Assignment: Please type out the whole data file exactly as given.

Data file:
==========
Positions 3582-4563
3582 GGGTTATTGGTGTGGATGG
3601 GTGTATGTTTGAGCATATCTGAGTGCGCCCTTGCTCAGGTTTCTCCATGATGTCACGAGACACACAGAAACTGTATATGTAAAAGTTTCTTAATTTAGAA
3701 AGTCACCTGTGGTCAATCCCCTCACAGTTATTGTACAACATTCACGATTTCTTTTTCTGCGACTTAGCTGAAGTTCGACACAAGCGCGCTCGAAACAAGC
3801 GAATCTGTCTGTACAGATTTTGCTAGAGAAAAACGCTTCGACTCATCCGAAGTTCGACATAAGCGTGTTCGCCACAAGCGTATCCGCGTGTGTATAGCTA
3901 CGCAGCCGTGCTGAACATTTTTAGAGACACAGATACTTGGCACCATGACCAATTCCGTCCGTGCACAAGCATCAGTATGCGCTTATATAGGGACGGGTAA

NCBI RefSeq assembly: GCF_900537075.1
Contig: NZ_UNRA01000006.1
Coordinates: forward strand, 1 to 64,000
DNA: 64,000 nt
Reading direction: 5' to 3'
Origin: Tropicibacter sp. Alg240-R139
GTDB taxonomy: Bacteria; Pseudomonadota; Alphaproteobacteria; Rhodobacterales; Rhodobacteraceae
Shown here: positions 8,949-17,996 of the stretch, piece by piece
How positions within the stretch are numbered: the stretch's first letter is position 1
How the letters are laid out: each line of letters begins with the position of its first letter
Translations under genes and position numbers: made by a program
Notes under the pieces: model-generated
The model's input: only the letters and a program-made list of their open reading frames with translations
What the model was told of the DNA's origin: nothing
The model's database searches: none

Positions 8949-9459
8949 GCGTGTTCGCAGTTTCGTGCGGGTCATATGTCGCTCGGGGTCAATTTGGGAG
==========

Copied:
Positions 3582-4563
3582 GGGTTATTGGTGTGGATGG
3601 GTGTATGTTTGAGCATATCTGAGTGCGCCCTTGCTCAGGTTTCTCCATGATGTCACGAGACACACAGAAACTGTATATGTAAAAGTTTCTTAATTTAGAA
3701 AGTCACCTGTGGTCAATCCCCTCACAGTTATTGTACAACATTCACGATTTCTTTTTCTGCGACTTAGCTGAAGTTCGACACAAGCGCGCTCGAAACAAGC
3801 GAATCTGTCTGTACAGATTTTGCTAGAGAAAAACGCTTCGACTCATCCGAAGTTCGACATAAGCGTGTTCGCCACAAGCGTATCCGCGTGTGTATAGCTA
3901 CGCAGCCGTGCTGAACATTTTTAGAGACACAGATACTTGGCACCATGACCAATTCCGTCCGTGCACAAGCATCAGTATGCGCTTATATAGGGACGGGTAA

NCBI RefSeq assembly: GCF_900537075.1
Contig: NZ_UNRA01000006.1
Coordinates: forward strand, 1 to 64,000
DNA: 64,000 nt
Reading direction: 5' to 3'
Origin: Tropicibacter sp. Alg240-R139
GTDB taxonomy: Bacteria; Pseudomonadota; Alphaproteobacteria; Rhodobacterales; Rhodobacteraceae
Shown here: positions 8,949-17,996 of the stretch, piece by piece
How positions within the stretch are numbered: the stretch's first letter is position 1
How the letters are laid out: each line of letters begins with the position of its first letter
Translations under genes and position numbers: made by a program
Notes under the pieces: model-generated
The model's input: only the letters and a program-made list of their open reading frames with translations
What the model was told of the DNA's origin: nothing
The model's database searches: none

Positions 8949-9459
8949 GCGTGTTCGCAGTTTCGTGCGGGTCATATGTCGCTCGGGGTCAATTTGGGAG